Saturday, March 7, 2015

The 13 Days of Friday the 13th: Day Six

Despite having never seen Friday the 13th Part VI: Jason Lives (1986) before today, the version of Jason Voorhees presented here is the one most familiar to me. Sure, he may have donned the trademark hockey mask a few films back, but it wasn't until his unnatural resurrection that he would become the Jason from my childhood. The undead killer with superhuman strength, impervious to pain and completely unstoppable. A shambling corpse, hellbent on murder and mayhem, who refuses to truly die.

The filmmakers, director Tom McLoughlin and the producers at Paramount, decided to ignore the events at the end of the previous installment. Tommy Jarvis is back, this time portrayed by Thom Mathews, but instead of picking up where he left off in A New Beginning (1985), taking up the mask and the mantle, instead he's determined to destroy the evil once and for all. Digging up Jason's grave in an attempt to burn the body, Tommy accidentally brings the killer back to life.

Hilarity ensues.

Actually, that's only partially untrue. I mean, really, talk about your drastic tonal shifts from film to film. Where Part V bordered on unpleasant, here the viewers are given an almost goofy, tongue-in-cheek slasher. It's still drenched in gore and death, but there's definitely more humor on display than any of the previous entries. There are even moments of breaking the fourth wall, like when the graveyard caretaker questions "why they had to go and dig up Jason" while looking directly at the audience.

It's all very meta.

One of my favorite elements is the inclusion of Sheriff Mike Garris (David Kagen) as one of the main characters. His daughter, Megan (Jennifer Cooke), fills the role of "final girl" for Part VI, but the sheriff himself is more than just another victim for Jason to slaughter. And while, no, he doesn't survive until the film's end, Sheriff Garris is the only adult in the franchise so far to truly take a stand against the relentless horror of Jason Voorhees.


  1. Now we are getting to the point where I need to revisit these. After V things start getting foggy for me until we get to Jason Goes to Hell. I have to say though, while Freddy and Michael Myers always had a certain charm in my heart, Jason was one that truly terrified me. He was the one that I felt I wouldn't be able to outsmart. Or outrun. lol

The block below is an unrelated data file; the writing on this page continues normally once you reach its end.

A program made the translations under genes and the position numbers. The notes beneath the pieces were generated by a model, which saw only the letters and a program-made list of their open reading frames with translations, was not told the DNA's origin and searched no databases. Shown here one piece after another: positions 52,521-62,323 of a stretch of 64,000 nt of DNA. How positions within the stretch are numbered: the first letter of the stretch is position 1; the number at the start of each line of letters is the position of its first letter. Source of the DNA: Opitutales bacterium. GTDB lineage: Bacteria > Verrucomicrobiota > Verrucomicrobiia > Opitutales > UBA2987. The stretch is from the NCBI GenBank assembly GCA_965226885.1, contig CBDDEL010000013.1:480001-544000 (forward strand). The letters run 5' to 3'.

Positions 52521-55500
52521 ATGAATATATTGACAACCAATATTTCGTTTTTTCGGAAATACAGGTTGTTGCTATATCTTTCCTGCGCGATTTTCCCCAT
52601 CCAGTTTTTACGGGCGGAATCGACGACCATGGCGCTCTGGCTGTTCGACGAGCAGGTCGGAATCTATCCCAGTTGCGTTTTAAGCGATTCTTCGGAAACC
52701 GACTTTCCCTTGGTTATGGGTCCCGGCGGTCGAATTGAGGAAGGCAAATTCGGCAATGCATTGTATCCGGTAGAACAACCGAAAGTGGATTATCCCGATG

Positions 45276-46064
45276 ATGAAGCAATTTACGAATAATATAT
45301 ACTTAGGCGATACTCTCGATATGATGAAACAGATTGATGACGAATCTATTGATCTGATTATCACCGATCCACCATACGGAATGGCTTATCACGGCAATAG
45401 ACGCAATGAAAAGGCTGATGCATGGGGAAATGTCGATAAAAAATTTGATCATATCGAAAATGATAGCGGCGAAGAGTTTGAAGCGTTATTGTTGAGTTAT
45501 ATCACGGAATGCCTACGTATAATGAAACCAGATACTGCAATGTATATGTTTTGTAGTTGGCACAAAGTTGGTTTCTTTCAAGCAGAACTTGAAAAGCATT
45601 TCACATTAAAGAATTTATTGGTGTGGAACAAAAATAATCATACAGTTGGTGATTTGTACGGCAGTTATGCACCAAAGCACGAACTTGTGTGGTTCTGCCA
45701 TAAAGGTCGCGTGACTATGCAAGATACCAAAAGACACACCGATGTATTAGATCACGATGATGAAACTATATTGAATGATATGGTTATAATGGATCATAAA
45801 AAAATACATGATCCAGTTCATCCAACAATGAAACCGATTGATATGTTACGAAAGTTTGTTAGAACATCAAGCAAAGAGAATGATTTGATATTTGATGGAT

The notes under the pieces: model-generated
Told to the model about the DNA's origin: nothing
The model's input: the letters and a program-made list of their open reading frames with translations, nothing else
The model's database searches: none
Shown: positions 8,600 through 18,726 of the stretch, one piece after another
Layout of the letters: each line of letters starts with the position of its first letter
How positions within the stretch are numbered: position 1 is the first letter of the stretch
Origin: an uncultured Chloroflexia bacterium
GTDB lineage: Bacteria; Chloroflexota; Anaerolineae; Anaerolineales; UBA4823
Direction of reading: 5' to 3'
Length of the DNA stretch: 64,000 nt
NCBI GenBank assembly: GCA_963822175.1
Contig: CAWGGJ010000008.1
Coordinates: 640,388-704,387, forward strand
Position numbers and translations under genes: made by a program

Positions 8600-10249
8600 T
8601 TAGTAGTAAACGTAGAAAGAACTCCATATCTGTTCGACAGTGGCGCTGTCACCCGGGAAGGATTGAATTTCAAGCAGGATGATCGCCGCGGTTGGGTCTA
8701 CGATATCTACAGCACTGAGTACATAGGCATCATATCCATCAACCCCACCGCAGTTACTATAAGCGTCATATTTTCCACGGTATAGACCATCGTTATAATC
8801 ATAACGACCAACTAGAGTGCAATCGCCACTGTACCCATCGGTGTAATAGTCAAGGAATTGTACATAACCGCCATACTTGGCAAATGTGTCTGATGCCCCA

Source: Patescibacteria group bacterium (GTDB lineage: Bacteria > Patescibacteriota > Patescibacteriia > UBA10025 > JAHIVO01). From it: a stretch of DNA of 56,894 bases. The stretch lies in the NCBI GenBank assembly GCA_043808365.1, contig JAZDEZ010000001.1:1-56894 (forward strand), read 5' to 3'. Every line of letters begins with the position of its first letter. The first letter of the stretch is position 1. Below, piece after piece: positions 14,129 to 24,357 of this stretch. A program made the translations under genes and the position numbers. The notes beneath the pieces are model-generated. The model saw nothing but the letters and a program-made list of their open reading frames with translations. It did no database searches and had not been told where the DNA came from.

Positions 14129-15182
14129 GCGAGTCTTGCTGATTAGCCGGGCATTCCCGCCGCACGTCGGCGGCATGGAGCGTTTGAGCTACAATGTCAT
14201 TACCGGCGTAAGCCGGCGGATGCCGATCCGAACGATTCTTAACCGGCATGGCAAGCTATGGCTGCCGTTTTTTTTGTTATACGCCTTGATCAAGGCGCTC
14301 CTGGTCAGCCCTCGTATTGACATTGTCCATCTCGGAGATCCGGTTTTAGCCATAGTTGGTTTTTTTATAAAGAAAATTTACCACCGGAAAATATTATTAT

1. See, that was how I felt about Michael Myers. He was the scariest to me. Leatherface I just wouldn't watch because it seemed so obscene, but Freddy and JAson seemed like the merry pranksters playing "got your nose!" sometimes literally, sure... but all in good fun.

    2. The two that terrified me most were Freddy and Chucky. It's the fact that they spoke, that they cracked fucking jokes while stalking and killing their victims. It just illustrated how they were enjoying themselves while committing horrible, unspeakable acts.

      Jason didn't really freak me out, but I wasn't big on gore either, so I skipped his series, too.

    3. The first Freddy film freaked me out and still does. However once he got really funny he became someone I wanted to date. lol I am totally joking. I never wanted to date Freddy Krueger, but he did take on a different persona for me in the later films than in that first one. The films were slightly gross and slightly funny, but also a thrill ride that you wanted to see again and again.

      Now I say Michael Myers charmed me, but that was more because we shared the same first name. There were a few aspects of the Halloween movies that were scary, his mask is very scary, but logically I always felt like I could just run away fast and I'd be good to go. lol I can't run really fast, so the ones that can run freak me out. lol

      Chucky scared me as a kid but not so much when I got older. Although I would need to see those again, it's been awhile.

  2. severed arm severed arm severed arm severed arm yay!! :D :D :D
    I admit I don't watch horror movies... I watch horror movies' scariest scenes on internet :D